How Miners Dug Gold in Old Arizona
Excerpt from “Arizoniana” by Marshall Trimble, the state’s official historian.
“I’m a hardrock miner an’ I ain’t afeard of ghosts But my neck hair bristles like a prospector’s quills An’ I knock my knuckles on the drift-set posts When the Tommyknockers hammer on the caps an’ sills An’ raise hallelujah with my pick and drills.”
Back in 1850, when the New Mexico territory was created, the wild, untamed western portion that would become Arizona was sparsely populated by non-Indians. The only white community was Tucson. Word quickly trickled back east about the vast mineral riches. “If ya stumble on a rock, don’t cuss it—cash it” or, “If ya wash yer face in the Hassayampa River ya can pan four ounces of gold dust from yer whiskers.” Rumors—but each one sent thousands of would-be millionaires scurrying up hundreds of arroyos searching for the elusive madre del oro.
Placer gold, the kind you could mine with the toe of your boot, or a jackknife, soon played out and the day of the romantic jackass prospector evolved into the era of the hardrock miner.
In the early days of underground mining, highly skilled Cornish miners were imported to do the work. They called the close-knit miners, Cousin Jacks.
Before caged elevators came into use, miners were lowered hundreds of feet into the murky depths in a big steel bucket—powered by a “burro engine,” which lowered the bucket on a long cable. Since it was pitch dark, the men carried candles, at first. Later they wore tiny oil lamps on their caps. Two men worked as a team. One swung a nine-pound hammer, the other turned the drill. At the end of the shift they filled the holes with explosives and blasted out the rich ore.
It was dangerous work. Cave-ins trapped them causing a slow death with falling rocks crushing them to death in an instant. A broken cable could send helpless miners tumbling hundreds of feet to their death. Fires were common and feared the most. Death was a constant companion to these hard-rock miners.
Men who work where danger is a way of life have a tendency to embrace superstitions and habits that may seem odd or strange to an outsider. The miners believed, for example, that it was bad luck for a woman to go into a mine; that if a man’s work clothes slipped off their hook in the change room he was going to fall into a hole; and if one’s lamp didn’t burn bright, it meant his wife was stepping out with another man.
Miners often put their trust in critters such as canaries, mules and rats. Poisonous gasses drifting through the tunnels were a silent killer. Since canaries couldn’t live long in the foul air, miners took them down into the hole. When the canary died it was time to get out, pronto. Mules could be prophetic. One time a mule headed out of the tunnel before the ore car was filled. While the miner went out to retrieve the animal the whole place caved in. Rats also had a keen sense of danger. Like leaving a sinking ship, “When the rats move out, so does the miner.”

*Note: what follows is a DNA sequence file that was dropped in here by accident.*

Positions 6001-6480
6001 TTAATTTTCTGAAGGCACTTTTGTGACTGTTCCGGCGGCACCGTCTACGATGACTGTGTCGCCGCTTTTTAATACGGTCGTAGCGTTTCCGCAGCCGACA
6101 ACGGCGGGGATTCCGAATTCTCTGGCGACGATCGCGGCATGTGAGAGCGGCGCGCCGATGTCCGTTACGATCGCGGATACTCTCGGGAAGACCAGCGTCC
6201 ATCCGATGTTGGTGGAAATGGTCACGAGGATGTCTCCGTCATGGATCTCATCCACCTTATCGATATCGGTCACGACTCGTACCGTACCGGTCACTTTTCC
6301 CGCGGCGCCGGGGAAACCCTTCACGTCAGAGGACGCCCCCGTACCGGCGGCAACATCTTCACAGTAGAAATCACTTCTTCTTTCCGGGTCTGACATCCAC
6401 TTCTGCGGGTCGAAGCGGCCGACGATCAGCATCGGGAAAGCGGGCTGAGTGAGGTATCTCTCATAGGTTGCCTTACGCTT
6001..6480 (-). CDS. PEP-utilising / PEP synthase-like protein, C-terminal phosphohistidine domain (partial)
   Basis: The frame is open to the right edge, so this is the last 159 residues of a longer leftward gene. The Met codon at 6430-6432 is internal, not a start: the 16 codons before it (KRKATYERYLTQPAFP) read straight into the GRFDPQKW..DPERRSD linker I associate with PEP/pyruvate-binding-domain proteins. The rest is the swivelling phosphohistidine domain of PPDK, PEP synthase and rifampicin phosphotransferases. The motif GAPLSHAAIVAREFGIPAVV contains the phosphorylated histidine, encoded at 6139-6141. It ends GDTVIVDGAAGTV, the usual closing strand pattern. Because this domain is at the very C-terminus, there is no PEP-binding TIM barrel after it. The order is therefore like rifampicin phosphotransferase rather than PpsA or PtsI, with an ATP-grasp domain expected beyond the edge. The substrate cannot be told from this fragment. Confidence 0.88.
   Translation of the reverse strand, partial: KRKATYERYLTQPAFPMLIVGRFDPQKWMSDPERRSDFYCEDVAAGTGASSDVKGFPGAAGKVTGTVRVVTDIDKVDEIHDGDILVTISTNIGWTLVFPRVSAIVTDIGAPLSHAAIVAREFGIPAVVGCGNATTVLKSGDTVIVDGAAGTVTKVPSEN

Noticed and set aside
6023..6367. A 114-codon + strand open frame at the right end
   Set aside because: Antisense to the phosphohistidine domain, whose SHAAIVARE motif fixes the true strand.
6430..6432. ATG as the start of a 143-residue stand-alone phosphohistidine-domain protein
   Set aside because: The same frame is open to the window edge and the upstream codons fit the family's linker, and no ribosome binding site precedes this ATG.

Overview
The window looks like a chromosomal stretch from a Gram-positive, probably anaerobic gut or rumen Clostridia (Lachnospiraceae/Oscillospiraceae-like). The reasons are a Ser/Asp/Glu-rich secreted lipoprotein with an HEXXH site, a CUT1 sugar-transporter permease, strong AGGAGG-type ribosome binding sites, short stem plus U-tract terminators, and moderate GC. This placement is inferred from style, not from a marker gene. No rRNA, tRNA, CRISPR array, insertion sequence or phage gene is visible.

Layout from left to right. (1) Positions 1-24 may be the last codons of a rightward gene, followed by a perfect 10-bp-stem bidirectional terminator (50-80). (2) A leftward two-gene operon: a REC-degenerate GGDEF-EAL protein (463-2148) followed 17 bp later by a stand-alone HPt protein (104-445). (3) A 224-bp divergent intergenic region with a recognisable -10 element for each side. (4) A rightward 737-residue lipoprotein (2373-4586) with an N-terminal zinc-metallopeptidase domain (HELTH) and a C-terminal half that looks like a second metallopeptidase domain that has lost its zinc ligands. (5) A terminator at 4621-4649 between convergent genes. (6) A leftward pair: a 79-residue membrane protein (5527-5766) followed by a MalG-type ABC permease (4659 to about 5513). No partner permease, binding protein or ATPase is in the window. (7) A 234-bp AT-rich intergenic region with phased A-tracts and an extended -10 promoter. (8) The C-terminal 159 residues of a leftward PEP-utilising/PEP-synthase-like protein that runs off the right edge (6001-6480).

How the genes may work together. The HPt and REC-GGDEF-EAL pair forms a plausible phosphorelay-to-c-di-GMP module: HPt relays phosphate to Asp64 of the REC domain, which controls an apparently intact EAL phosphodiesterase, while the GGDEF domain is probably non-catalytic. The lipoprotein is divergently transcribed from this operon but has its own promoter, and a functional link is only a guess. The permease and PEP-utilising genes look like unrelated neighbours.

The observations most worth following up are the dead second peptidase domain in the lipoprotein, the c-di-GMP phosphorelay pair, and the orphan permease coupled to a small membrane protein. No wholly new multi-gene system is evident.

The most unusual of the Cornish miner’s superstitions were the Tommyknockers. These mischievous little people stood only two feet tall, had big heads, long arms, wrinkled faces and white beards.
It was said the little sprites sneaked into the luggage of the Cornishmen as they left for America. Once here, they infiltrated the mines by hiding in the miners lunch boxes. Old timers said the Tommyknockers communicated with miners by tapping on the walls with a code similar to the one devised by Samuel Morse. Sometimes these tappings warned of pending disaster while others gave direction to rich pockets of ore. Many a hard-rock miner swore his life was saved only because he’d heeded the tappings of the little people and made a hasty exit. Tommyknockers were credited with locating many a bonanza. But you had to listen to the Tommy-knocks. Miners claimed if one heard a “tap, tap,” it meant “that’s it” or “dig here;” whereas, “tap, tap, tap” meant “don’t dig there.”
Then, there was old Gassy Thompson. He was assisted in his quest for gold, not only by the Tommyknockers but by a diamondback rattlesnake and a pet dog appropriately named Digby. One day he killed a big “she-male rattler” and noticed a baby crawling away. He took the little critter home and made a pet of it. The snake came to love Gassy and followed him everywhere. Gassy believed that since the snake was much closer to the ground it could spot the gold he missed (Makes sense to me!). So he trained the little feller to recognize gold. Whenever the snake found a nugget it would coil up and start rattling. Gassy claimed on one occasion the snake found a $2,700 pocket of gold.
During hot weather Gassy would search for gold in the cool confines of abandoned gold mines. He learned to communicate with the Tommyknockers and they would tell him where to look for the gold. Then he’d bring in Digby to do the manual labor.
Skeptics were prone to doubt Gassy Thompson’s methods of finding gold but one thing is certain—he always found more rich pockets of gold than all the other desert rats put together.